5 City on Fire (1987)
Directed by Ringo Lam, City on Fire is a well-known Hong Kong action flick starring Yun-Fat Chow that faired extremely well with audiences both in and out of China. The plot depicts a young undercover cop infiltrating a band of jewelry thieves, who finds himself wounded, while the increasing suspicion among the criminals serves as fuel to the constant slow-burning tension.
Today, City on Fire is widely regarded as the movie that allegedly inspired (and provided material for) Tarantino's 1992 film Reservoir Dogs. Despite this, Tarantino's manages to distinguish his movie, as always, with his forward-looking style, action sequences, and a new plot setting, making it brilliant and unique in its own right.
4 Rio Bravo (1959)
A most notable influence on Tarantino's 1997 crime thriller Jackie Brown, Rio Bravo was an early (and one of the best) examples of movies that take its time in introducing the character's and their backstories before finally throwing them into the action-packed final act.
Starring legendary John Wayne as a long-serving Sheriff, Rio Bravo follows unfoldings of a saloon killing as the killer's brother arrives prepared to fight for his freedom. The movie sets a tone of subtle tension as the Sheriff and a group of likable misfits slowly develop an endearing and quirky relationship as they take a stand against the murderer's brother to prevent a breakout and diffuse the situation.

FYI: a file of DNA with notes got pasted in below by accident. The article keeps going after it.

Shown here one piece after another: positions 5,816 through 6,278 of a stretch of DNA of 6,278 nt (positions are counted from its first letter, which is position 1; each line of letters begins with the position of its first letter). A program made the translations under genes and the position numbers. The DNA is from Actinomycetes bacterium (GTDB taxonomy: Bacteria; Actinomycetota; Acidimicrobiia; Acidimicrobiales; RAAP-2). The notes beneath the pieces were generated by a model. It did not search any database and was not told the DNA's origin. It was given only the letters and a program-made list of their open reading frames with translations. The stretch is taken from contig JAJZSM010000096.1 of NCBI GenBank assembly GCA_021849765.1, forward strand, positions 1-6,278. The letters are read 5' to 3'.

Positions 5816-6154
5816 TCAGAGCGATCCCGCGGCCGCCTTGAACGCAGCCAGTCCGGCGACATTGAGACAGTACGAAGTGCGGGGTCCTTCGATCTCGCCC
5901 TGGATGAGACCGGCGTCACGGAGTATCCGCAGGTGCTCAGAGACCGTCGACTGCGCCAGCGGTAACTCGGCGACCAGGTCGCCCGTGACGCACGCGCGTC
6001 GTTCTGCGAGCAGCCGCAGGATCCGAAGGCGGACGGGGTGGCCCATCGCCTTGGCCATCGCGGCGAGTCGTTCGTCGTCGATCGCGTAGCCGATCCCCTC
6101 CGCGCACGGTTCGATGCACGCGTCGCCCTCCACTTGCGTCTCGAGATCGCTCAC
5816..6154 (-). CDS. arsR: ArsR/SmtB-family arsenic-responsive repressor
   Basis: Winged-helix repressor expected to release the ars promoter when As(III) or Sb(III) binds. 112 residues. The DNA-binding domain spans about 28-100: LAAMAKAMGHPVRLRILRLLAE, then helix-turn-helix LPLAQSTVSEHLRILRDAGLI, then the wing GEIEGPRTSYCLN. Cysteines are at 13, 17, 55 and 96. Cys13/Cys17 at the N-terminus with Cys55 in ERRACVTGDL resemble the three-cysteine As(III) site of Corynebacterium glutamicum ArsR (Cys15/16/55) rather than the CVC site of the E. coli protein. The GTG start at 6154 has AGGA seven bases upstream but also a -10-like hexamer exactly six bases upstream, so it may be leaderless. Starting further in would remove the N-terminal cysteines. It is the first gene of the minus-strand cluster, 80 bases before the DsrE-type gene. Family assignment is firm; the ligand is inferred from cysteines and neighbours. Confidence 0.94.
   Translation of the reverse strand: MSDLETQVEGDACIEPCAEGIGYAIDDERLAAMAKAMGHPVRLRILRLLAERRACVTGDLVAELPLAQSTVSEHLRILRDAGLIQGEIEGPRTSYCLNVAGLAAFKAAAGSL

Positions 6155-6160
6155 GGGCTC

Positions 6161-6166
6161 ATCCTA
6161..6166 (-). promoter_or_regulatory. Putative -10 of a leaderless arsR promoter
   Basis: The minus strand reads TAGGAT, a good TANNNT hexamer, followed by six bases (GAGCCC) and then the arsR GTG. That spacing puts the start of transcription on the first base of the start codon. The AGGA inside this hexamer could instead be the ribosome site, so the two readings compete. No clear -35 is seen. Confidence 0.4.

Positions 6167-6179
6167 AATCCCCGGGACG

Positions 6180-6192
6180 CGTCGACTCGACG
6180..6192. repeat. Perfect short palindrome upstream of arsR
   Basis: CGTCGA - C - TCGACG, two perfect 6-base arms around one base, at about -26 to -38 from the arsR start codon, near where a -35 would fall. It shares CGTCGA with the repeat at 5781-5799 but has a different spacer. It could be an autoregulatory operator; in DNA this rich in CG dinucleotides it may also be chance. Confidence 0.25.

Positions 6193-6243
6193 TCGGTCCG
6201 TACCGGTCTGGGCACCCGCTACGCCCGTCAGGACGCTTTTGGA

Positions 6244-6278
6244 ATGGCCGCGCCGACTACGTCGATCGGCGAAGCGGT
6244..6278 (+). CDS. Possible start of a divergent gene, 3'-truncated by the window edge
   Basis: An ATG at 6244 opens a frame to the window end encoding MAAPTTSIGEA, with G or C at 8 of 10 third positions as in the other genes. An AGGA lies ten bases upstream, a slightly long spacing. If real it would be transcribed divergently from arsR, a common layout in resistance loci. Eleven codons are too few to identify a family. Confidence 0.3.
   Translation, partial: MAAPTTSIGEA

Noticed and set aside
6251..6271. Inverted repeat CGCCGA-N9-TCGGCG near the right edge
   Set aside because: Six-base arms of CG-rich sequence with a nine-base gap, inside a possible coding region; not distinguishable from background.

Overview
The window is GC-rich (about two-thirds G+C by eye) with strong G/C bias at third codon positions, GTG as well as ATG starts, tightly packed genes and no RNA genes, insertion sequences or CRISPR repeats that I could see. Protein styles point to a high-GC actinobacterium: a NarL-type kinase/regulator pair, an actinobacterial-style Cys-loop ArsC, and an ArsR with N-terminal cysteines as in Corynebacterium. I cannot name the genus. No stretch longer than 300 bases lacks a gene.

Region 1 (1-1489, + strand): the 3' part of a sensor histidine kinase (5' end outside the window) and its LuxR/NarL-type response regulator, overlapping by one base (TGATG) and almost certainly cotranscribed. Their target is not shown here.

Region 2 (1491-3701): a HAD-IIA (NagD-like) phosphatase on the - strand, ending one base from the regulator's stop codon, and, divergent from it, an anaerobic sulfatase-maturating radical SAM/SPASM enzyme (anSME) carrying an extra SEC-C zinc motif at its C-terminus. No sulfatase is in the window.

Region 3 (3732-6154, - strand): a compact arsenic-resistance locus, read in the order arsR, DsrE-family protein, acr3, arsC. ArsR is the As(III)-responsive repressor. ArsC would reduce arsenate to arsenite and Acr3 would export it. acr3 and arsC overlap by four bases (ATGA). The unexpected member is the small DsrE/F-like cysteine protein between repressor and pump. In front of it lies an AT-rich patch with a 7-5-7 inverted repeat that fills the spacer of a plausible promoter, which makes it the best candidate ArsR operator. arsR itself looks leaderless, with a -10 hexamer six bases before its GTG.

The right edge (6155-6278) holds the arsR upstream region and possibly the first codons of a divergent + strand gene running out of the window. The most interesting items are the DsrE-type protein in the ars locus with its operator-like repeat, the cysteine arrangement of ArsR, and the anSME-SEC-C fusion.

In Jackie Brown, Tarantino uses the same technique of slowly bringing the characters of Jackie (Pam Grier) and Max Cherry (Robert Forster) closer to the audience and, meanwhile, to each other.
3 Foxy Brown (1974)
Tarantino's Jackie Brown builds on the image created by Foxy Brown, featuring Pam Grier once again in the main role. Obviously highly influenced by the early '70s classic, Tarantino's movie assumes a strikingly similar style and theme across the plot, and even goes as far to express the influence Foxy Brown had on him by opting for a similar movie title. Foxy Brown's theme of a woman seeking vengeance for the murder of her loved one also appears and is brought to a whole new level in one of Tarantino's most popular titles — Kill Bill, starring Uma Thurman.
2 The Thing (1982)
Set in the cold, harsh snows of Antartica, with protagonists placed far away in the solitude of an unfamiliar place, The Thing achieves an ever-growing suspense by relying on auditive stimuli paired with a constant fear of the unknown. Sound like any Tarantino movie? How about if we add that the protagonist (who happens to be Kurt Russel in both movies) has to remain in constant suspicion about his counterparts, only learning who the culprit is at the very climax of the plot?
Now, it's obvious. But despite the Hateful Eight and The Thing belonging to entirely different genres, pulling strong parallels between them is an extremely easy task. And while he has obviously gained much inspiration from Carpenter's sci-fi masterpiece, Tarantino has still not made a science-fiction movie. We really hope this changes one day.
1 Band of Outsiders (1964)
Perhaps more influential on Tarantino than a large portion of the films on this list, A Band of Outsiders (originally Bande à Part) is a move that perfectly showcases what Tarantino supposedly aspires all of his movies to become poetic, powerful, and genre-redefining.
To back this claim up, we know Tarantino even named his (now closed) production company "A Band Apart" after this movie. Not only that, but we can also observe parallels between A Band of Outsiders and Pulp Fiction, which likely came to fruition because of this very movie, most obvious from the mesmerizingly ridiculous dance scene between Travolta and Thurman.